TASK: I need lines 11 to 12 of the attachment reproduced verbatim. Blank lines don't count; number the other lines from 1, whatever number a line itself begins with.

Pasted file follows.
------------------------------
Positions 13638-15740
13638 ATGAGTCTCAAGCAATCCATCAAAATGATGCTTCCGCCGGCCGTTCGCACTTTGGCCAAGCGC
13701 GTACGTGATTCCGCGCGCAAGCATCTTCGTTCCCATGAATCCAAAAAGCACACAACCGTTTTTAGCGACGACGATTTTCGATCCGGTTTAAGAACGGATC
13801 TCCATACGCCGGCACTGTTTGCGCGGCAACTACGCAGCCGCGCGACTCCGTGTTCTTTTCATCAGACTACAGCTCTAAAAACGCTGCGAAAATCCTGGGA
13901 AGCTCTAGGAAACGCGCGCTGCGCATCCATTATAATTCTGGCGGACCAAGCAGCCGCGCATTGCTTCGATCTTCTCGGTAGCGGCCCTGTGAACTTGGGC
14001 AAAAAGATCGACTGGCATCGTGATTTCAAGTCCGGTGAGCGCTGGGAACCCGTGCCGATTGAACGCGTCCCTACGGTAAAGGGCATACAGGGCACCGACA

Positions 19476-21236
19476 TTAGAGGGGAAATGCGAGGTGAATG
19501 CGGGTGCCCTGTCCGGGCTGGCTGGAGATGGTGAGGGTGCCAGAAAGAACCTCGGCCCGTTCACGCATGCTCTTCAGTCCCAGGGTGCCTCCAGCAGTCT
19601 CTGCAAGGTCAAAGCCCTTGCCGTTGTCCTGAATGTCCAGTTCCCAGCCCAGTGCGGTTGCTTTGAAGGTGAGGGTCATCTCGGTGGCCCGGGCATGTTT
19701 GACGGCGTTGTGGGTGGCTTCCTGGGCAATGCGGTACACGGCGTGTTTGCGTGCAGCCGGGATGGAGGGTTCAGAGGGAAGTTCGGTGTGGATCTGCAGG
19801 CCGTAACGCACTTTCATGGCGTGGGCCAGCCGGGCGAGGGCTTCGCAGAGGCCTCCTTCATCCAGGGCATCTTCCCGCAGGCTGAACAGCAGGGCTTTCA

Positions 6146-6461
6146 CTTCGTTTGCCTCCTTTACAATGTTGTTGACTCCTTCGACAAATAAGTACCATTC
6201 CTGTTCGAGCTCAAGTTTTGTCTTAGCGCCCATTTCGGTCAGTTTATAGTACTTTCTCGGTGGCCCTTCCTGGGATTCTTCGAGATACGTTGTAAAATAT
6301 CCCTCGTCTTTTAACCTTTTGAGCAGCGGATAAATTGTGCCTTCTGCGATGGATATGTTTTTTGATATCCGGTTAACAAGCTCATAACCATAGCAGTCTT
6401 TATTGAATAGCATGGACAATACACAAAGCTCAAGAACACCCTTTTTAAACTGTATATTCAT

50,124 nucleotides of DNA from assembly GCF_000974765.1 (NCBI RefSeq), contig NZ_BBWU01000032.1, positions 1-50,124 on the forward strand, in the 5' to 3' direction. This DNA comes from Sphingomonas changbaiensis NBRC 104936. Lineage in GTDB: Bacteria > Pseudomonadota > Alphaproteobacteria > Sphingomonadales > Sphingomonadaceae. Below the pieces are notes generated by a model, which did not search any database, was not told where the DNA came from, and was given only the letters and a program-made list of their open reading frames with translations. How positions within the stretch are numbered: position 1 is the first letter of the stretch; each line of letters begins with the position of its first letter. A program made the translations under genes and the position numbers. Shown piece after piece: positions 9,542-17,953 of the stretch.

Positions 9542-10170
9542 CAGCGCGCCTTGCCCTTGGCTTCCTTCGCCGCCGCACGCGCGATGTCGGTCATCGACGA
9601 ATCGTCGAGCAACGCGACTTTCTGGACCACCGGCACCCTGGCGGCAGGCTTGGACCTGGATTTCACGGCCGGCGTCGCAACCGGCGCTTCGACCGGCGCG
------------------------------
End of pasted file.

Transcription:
19701 GACGGCGTTGTGGGTGGCTTCCTGGGCAATGCGGTACACGGCGTGTTTGCGTGCAGCCGGGATGGAGGGTTCAGAGGGAAGTTCGGTGTGGATCTGCAGG
19801 CCGTAACGCACTTTCATGGCGTGGGCCAGCCGGGCGAGGGCTTCGCAGAGGCCTCCTTCATCCAGGGCATCTTCCCGCAGGCTGAACAGCAGGGCTTTCA